Helen Clark: Speech on Business and Sustainable Development at the Oslo Business for Peace Award Ceremony

I am honored to speak at tonight’s celebration of three inspiring champions of sustainable, responsible, and inclusive business. My thanks go to the Business for Peace Foundation for its promotion of sustainable business practices around the world, and to the City of Oslo for hosting us tonight.

This is the first Business for Peace award since the launch at the United Nations last year of the 2030 Agenda for Sustainable Development and the seventeen Sustainable Development Goals (SDGs). In place now is a bold and universal agenda which responds to the volatile and unpredictable times in which we are living. Yet, these are also times of opportunity. Hundreds of millions of people have emerged from extreme poverty; access to education has greatly increased for both girls and boys; the spread of information and communications technology is helping to accelerate human progress; and scientific and technological innovation is driving areas as diverse as medicine, environmental protection, and energy.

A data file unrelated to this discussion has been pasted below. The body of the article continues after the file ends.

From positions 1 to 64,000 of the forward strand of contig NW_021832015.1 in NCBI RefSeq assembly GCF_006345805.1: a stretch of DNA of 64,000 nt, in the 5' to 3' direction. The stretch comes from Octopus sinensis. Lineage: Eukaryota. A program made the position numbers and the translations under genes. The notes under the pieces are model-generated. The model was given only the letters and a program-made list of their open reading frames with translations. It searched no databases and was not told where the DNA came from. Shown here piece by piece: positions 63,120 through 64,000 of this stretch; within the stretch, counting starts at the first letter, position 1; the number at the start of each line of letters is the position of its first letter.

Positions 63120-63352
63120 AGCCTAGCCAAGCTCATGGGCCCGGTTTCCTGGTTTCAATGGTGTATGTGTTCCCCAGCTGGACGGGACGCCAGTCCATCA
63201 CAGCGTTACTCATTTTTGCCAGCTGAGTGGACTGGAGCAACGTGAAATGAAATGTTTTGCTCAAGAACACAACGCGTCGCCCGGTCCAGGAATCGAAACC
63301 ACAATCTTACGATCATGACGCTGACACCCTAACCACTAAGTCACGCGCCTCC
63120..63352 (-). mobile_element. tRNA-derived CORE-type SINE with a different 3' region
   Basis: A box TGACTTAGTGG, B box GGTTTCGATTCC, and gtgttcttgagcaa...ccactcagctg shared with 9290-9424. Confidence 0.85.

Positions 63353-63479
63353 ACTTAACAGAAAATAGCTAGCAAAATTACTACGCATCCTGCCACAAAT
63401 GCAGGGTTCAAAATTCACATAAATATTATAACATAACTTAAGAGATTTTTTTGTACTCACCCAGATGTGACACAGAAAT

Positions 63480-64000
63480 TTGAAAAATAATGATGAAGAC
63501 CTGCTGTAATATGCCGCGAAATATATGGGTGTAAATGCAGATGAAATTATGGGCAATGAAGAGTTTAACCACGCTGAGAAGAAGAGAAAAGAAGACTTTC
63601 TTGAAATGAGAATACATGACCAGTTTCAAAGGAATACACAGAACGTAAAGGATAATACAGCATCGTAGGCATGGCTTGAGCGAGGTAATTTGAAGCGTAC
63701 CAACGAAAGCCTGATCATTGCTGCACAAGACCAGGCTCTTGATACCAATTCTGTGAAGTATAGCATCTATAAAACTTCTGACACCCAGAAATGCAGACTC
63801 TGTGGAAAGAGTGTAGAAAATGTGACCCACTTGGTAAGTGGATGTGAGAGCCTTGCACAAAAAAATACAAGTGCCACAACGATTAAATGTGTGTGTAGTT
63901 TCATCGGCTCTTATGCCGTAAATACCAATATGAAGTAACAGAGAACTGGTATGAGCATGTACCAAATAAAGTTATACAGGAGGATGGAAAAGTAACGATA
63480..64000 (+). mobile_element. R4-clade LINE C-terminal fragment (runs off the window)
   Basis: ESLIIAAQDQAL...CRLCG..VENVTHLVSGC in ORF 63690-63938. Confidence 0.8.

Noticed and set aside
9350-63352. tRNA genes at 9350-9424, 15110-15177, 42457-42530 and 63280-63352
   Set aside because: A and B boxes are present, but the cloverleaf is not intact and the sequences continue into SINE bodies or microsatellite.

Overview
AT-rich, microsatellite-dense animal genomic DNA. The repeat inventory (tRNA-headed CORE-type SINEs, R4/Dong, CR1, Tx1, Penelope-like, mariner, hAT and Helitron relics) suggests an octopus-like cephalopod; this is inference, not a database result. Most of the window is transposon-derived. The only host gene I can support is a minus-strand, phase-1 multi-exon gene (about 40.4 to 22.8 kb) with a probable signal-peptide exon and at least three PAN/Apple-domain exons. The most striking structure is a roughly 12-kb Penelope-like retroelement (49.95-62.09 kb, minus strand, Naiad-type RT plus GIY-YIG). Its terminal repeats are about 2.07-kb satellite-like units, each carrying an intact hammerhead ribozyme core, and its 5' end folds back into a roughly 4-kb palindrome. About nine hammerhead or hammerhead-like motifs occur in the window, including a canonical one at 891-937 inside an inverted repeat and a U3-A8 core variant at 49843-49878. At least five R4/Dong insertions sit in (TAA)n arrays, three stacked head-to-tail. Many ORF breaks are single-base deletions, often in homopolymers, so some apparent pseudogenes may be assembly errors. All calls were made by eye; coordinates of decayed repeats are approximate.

How the private sector actually does business has a major impact on whether growth and development are inclusive and sustainable. On average, the private sector accounts for sixty per cent of GDP, eighty per cent of capital flows, and ninety per cent of jobs in developing countries. By adopting sustainable practices, companies can also gain a competitive edge, increase their market share, and boost stakeholder value. Embracing the values and aspirations of the SDGs is how companies will succeed in the future, and is an idea whose time has come.

We are now hearing of a number of companies incorporating the SDGs into their corporate mission statement, because they believe that future business success will depend on being inclusive and sustainable.

The SDGs were finalized after three years of discussion with governments and with all sectors of society, including the private sector. Last year, a PriceWaterHouseCoopers (PwC) survey looked at the level of business awareness of the SDGs. It found a 92 per cent level of awareness in the business community surveyed, compared to 31 per cent in the public at large. Seventy-one per cent of business participants in the survey said that they were already planning how to respond to the new global agenda. We now need businesses to drive these changes forward.